Anyway, in the present world I fail to see the relevance of that act. Unless British legislation and costums takes precedence over Danish and Greek legislation.
Greece is still a republic and he isn't listed as a member of the (extended) DRF.
If the Duke wish to use his former titles he will have to seek approval of the Greek Parliament and QMII, otherwise his titles will not be accepted outside his own home, regardless of British legislation.
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  #257  
Old 03-06-2014, 06:17 AM
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From the Wikipedia page on the Danish Royal Family:

Quote:
Most of the members of the deposed Royal Family of Greece hold the title of Prince or Princess of Greece and Denmark with the qualification of His or Her Highness, pursuant to the Royal Cabinet Order of 1774 and as agnatic descendants of George I of Greece, who, as the son of the future King Christian IX of Denmark, was (and remained) a "Prince of Denmark" prior to his accession to the throne of Greece in 1863. Until 1953 his dynastic male-line descendants remained in Denmark's order succession. However, no Danish act has revoked usage of the princely title for these descendants, neither for those living in 1953, nor for those born subsequently or who have since married into the dynasty.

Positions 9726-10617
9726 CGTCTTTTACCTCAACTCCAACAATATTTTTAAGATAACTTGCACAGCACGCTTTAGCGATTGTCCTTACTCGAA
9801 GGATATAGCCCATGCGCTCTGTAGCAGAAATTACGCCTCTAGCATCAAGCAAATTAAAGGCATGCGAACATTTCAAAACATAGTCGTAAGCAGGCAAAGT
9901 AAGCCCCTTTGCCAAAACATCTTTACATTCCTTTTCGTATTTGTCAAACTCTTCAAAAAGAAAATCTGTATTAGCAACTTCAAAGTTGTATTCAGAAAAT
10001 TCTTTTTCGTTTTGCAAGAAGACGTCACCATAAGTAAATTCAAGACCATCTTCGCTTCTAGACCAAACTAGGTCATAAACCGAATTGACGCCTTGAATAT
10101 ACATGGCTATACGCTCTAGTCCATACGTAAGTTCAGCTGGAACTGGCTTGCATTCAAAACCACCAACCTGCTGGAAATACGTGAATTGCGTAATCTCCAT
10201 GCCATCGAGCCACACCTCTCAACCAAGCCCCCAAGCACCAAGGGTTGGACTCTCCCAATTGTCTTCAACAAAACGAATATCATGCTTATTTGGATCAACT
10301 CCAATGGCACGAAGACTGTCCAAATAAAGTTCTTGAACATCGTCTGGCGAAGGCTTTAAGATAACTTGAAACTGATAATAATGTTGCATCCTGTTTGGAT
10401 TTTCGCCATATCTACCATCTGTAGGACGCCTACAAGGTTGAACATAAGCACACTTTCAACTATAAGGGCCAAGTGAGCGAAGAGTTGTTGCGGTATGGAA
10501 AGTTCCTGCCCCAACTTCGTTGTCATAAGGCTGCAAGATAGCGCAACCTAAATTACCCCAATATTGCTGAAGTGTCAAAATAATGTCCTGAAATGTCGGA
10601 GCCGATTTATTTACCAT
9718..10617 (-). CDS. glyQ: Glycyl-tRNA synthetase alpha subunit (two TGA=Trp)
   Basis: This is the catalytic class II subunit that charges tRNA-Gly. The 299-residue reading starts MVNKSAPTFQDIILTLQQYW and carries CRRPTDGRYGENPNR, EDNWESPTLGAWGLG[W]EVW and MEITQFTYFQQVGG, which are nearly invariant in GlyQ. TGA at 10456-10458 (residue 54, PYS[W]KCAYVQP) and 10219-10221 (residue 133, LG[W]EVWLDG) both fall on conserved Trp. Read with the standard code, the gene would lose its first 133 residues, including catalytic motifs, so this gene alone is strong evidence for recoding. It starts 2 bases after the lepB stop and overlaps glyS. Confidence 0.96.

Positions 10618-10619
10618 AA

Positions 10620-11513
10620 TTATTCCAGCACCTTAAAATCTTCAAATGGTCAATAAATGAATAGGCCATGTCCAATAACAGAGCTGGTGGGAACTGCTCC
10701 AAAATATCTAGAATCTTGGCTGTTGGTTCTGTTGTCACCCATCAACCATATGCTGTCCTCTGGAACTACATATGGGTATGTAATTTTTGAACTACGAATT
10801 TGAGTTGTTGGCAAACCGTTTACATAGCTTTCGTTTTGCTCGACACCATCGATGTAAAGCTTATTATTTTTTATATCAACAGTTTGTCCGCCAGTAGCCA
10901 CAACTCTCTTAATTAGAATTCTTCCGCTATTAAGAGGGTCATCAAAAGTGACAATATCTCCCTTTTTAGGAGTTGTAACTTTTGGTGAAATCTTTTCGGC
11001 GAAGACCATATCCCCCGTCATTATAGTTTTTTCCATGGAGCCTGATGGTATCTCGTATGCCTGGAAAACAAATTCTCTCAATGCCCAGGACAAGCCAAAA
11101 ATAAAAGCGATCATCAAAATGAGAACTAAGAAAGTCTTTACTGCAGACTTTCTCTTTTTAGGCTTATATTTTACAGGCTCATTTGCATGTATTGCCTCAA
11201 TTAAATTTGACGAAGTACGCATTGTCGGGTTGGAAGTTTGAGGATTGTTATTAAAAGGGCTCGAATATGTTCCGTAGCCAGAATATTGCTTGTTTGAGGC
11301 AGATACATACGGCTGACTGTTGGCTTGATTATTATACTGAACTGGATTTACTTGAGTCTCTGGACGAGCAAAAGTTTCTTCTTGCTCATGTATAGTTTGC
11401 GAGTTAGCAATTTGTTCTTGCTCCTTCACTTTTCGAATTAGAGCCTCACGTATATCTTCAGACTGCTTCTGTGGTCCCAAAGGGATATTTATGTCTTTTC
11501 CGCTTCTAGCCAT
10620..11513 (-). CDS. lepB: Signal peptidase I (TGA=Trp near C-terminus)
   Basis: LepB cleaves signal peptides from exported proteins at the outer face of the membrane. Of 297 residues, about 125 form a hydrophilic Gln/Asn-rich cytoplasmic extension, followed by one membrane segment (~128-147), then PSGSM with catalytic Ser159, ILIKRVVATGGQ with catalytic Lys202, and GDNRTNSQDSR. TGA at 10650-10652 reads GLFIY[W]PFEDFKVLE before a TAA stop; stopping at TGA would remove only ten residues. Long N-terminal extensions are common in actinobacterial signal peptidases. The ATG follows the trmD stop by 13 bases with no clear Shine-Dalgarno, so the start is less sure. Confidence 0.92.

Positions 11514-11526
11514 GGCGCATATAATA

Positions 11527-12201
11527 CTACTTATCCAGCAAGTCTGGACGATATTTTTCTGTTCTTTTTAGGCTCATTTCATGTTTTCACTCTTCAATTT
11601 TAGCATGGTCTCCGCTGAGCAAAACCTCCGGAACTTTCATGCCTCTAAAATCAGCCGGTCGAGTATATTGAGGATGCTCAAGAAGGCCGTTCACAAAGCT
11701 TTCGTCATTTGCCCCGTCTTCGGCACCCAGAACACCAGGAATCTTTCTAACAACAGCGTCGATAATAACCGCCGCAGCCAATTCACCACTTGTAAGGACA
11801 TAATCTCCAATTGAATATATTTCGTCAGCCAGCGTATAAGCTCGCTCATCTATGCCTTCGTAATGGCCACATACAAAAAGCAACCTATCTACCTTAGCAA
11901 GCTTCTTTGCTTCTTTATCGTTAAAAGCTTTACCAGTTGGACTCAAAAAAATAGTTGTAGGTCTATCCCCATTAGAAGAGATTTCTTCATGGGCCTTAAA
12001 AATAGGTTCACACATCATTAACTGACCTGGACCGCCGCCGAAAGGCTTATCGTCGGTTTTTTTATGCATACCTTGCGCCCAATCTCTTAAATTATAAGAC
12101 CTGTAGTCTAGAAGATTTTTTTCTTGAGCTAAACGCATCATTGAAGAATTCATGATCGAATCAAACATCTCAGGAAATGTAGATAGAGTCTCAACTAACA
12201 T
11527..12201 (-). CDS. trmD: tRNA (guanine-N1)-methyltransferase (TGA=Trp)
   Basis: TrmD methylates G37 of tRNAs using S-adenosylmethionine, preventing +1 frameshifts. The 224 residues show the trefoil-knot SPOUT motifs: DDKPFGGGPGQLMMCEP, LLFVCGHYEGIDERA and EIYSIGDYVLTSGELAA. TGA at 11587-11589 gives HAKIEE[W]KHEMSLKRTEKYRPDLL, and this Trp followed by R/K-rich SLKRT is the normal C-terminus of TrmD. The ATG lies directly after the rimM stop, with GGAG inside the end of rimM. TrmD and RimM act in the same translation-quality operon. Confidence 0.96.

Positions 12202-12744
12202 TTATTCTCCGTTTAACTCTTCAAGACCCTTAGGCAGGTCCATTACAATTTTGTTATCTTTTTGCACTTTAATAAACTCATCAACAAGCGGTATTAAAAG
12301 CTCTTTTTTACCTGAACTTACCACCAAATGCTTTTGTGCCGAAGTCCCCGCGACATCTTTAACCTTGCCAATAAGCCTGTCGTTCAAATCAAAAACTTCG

I also note that The International Olympic Committee still recognizes the deposed Greek King Constantine II as a royal.

Loss of sovereignty does not necessarily mean loss of recognition.
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  #258  
Old 03-06-2014, 06:23 AM
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It would appear that the (former) Royal Greek Family remain Danish & Greek princes, as recognised by Denmark. This is a google translation of a question asked of the Danish Minister of Justice in the Danish Parliament:

Quote:
Q. No S 3937

The Minister of Justice (11/9 01) by:

Anne Baastrup (SF) :

"Could the Minister confirm that (King ) Constantine has a Danish passport , and if so , how did he get it ? '

Reason

See that Constantine is not a Danish citizen and that his wife has waived the right to be heir to the throne , why Constantine nor a member of the Danish royal family .

Reply ( 19/9 01)

The Minister of Justice ( Jensen ) :

The Ministry of Justice for the purpose of answering the question asked the Foreign Ministry for an opinion .

When this advice is available , I will return to this matter .

Supplementary answer (12/ 10 01 )

The Minister of Justice ( Jensen ) :

The Ministry of Justice for use in responding obtained a statement from the Foreign Ministry .